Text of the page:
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Fractionation and leachability of Fe, Zn, Cu and Ni in the sludge from a sulphate-reducing bioreactor treating metal-bearing wastewater

Kousi, Pavlina, Remoundaki, Emmanouella, Hatzikioseyian, Artin, Korkovelou, Vassiliki, Tsezos, Marios
Environmental science and pollution research international 2018 v.25 no.36 pp. 35883-35894
European Union, air, bioprocessing, bioreactors, chemical composition, compliance, copper, crystal structure, fractionation, iron, leaching, mineralogy, nickel, oxidation, pH, sludge, sulfides, wastewater, zinc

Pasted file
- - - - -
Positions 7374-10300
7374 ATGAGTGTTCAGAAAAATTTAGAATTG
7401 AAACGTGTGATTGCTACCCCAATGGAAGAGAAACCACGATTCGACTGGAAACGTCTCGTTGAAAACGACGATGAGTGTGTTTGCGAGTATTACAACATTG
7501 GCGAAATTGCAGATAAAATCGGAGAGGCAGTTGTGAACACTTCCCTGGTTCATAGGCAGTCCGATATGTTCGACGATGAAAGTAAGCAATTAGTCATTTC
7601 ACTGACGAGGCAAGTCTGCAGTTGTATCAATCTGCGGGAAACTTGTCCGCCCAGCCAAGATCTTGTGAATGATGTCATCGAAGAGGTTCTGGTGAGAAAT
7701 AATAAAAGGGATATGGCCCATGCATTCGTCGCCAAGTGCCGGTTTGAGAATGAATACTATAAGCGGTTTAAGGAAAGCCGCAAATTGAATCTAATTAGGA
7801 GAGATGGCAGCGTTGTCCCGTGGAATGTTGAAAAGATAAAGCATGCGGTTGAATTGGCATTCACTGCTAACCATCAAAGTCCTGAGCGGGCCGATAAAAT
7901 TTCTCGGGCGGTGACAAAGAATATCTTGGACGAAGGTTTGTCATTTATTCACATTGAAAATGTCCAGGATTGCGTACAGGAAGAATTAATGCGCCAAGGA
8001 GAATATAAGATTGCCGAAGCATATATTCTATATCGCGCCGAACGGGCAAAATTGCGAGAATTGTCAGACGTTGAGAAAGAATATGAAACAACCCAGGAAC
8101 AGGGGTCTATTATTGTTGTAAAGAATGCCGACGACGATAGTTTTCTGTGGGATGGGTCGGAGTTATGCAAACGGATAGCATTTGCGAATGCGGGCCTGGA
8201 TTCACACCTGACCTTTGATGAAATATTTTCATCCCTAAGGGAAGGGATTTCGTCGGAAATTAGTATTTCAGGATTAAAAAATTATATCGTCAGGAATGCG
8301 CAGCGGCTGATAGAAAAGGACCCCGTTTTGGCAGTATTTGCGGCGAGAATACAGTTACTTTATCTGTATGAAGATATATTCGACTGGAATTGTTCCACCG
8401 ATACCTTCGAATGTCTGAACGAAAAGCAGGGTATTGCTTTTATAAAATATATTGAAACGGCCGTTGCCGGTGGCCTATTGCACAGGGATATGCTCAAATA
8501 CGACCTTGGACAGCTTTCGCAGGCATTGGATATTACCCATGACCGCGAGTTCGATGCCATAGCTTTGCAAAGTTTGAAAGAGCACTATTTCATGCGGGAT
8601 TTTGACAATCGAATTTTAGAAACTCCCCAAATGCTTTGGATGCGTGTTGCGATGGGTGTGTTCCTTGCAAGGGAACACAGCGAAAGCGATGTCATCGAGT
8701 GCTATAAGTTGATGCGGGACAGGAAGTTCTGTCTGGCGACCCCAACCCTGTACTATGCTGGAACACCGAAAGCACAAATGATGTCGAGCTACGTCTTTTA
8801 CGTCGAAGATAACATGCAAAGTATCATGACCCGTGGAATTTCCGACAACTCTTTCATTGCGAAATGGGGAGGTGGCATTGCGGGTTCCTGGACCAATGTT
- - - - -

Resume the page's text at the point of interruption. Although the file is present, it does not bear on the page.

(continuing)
This work presents and discusses experimental results on the characterisation and metal leaching potential of a biogenic, metal-rich sulphidic sludge, generated in a sulphate-reducing bioreactor, operated to treat acidic synthetic solutions bearing Fe, Zn, Ni and Cu. The sustainability of the metal removal bioprocess strongly depends on the fate of the sludge. To propose appropriate management practices, a detailed characterisation of the sludge is necessary. The granulometry, chemical composition and mineralogy of the sludge were initially determined. The mobility of the metals was assessed via a modified Tessier experimental procedure. The leachability of the sludge metal content was determined via a standard compliance method (EN 12457-2) and experiments designed to evaluate the effect of pH and time on metal leaching from the sludge. The sludge metal content sums up to 69.5% dw, namely iron (14.8%), zinc (18.7%), nickel (17.7%) and copper (18.2%) and, based on the criteria set by European Union, the sludge is characterised as hazardous and inappropriate for landfilling without any pretreatment. The sludge consists mainly of very fine poorly crystalline aggregates of Fe, Zn, Cu and Ni sulphides. The fine grain size, the poorly crystalline structure and the oxidation of sulphide upon exposure to water/air render the high metal content of the sludge recoverable.